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YWCA pool to close next month


Tribune-Herald staff writer

Hawaii Island’s YWCA will close its Hilo pool Aug. 31.

CEO Kathleen McGilvray made the announcement Thursday to about 50 YWCA members at a gathering next to the salt water pool at the Ululani Street facility.

McGilvray said the nonprofit organization is losing about $75,000 a year on the pool, which opened in 1973.

That is a loss it can’t sustain, she said, adding that continued operation would threaten other programs.

“When I look at $75,000 losses, that impacts all of our programs,” she said at the meeting.

“Unfortunately, losing money every month will not contribute to our vitality, and our organization won’t last.”

Several members, some of whom recalled learning to swim at the pool and taking their children there, expressed disappointment over the decision.

Some also said they worry that it could lead to a reduction in membership.

“This is a vital part of our community,” YWCA member Ann Kalber said at the meeting.

Kalber told the Tribune-Herald that she sees the pool as a “community event,” adding she prefers it over Hawaii County’s facilities.

“It’s a little easier” to swim in, said Kalber, who taught her son to swim at the pool.

McGilvray said the YWCA doesn’t have enough members as it is to support the pool and that additional fee hikes would still come up short.

The YWCA raised about $49,000 through a donation drive for the solar-heated pool that began late last year, but it only covered costs up until July, she said.

Additional repairs are also needed that could cost more than $30,000, McGilvray said.

“The bottom line is we don’t have enough swimmers,” said Karen Hayashida, YWCA board chairwoman.

McGilvray said she remains open to other funding sources if they become available over the next month.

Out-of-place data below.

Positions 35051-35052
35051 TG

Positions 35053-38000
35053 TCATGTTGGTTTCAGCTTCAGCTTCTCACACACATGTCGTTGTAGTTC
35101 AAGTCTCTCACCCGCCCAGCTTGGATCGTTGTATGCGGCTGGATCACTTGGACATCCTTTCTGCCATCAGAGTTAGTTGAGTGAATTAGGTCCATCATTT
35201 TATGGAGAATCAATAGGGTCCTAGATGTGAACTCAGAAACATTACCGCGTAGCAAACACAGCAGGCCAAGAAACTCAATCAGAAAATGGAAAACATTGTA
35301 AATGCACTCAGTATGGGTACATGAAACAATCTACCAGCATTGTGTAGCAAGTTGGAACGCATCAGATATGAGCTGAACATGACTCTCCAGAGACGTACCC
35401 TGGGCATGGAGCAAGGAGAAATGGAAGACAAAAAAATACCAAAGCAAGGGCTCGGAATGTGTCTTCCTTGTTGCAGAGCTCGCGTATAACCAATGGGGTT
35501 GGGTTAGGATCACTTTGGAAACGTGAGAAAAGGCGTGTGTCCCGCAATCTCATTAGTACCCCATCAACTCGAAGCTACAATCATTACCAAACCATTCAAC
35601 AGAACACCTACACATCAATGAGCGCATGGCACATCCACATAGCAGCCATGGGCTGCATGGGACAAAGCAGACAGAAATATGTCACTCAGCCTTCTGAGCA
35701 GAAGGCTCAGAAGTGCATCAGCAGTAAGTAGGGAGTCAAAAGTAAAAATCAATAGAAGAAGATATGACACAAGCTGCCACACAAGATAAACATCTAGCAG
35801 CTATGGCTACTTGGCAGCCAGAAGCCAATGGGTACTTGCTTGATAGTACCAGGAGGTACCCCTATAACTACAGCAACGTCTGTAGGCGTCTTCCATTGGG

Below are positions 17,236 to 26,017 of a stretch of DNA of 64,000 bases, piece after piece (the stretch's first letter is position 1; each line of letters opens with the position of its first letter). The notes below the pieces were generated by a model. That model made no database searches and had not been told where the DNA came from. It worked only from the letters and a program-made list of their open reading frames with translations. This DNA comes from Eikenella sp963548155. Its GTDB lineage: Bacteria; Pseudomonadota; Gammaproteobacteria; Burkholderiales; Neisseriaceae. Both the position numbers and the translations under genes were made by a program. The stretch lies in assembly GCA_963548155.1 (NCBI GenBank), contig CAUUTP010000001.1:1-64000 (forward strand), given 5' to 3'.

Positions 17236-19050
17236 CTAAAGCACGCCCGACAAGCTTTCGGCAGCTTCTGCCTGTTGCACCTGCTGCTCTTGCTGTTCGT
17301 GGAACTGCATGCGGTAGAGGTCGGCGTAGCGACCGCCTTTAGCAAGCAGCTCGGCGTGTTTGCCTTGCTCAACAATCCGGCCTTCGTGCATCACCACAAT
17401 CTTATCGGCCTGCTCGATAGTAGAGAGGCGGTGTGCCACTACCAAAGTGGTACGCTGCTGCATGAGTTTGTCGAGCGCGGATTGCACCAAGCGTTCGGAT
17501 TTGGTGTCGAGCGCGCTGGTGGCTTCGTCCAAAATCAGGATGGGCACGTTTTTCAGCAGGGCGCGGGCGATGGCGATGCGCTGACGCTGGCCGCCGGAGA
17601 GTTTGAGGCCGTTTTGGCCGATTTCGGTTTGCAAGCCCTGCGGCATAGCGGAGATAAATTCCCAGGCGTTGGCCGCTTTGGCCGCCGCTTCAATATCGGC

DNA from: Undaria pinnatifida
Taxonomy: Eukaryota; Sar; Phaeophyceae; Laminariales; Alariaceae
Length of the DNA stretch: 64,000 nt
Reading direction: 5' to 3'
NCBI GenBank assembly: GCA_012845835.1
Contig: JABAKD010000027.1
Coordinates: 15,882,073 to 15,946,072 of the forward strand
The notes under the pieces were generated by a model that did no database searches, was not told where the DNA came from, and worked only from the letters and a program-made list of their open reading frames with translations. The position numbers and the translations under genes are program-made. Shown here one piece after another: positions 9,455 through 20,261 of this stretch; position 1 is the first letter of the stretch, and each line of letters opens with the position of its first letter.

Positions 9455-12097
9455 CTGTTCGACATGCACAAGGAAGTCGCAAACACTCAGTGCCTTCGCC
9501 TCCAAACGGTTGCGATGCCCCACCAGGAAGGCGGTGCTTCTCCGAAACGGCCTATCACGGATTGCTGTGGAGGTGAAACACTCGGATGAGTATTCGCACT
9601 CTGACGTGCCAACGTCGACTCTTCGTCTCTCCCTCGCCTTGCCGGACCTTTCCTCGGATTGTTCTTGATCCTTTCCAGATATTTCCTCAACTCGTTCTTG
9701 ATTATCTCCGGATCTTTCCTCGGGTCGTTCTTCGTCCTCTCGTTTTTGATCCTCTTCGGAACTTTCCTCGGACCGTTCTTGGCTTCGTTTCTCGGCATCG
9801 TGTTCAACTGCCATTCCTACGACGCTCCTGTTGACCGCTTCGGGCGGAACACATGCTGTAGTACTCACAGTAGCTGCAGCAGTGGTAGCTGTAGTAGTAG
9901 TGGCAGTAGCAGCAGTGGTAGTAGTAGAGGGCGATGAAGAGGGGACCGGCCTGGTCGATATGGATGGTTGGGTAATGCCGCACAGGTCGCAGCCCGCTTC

“I’d love to find an angel,” she said.

McGilvray said the organization expects to fill the pool in after it is closed but it still

needs to be determined how quickly that can be done.

It’s unclear how much that may cost.

The YWCA is not the only nonprofit organization to have had to stop offering a pool to its members.

The Boys and Girls Club of the Big Island closed its Hilo pool more than 14 years ago due to similar financial difficulties.

That pool has remained in place, though not in use, and the club is also looking to fill it in after being unable to come up with funding to re-open it, said Chief Professional Officer Zavi Brees-Saunders.

“Honestly, I think we could raise the funds to fix it, but the long-term costs of maintenance we can’t figure out,” she said.

McGilvray said the YWCA will offer a public free swim from 12:30 p.m-2:30 p.m. every Saturday in August.

Seven staff positions, including two full-time jobs, will be eliminated as a result of the closure, she said.

A separate therapy pool has also been closed for several months after a vendor stopped offering aquatic classes when it closed its business. It’s not expected to reopen.

Email Tom Callis at


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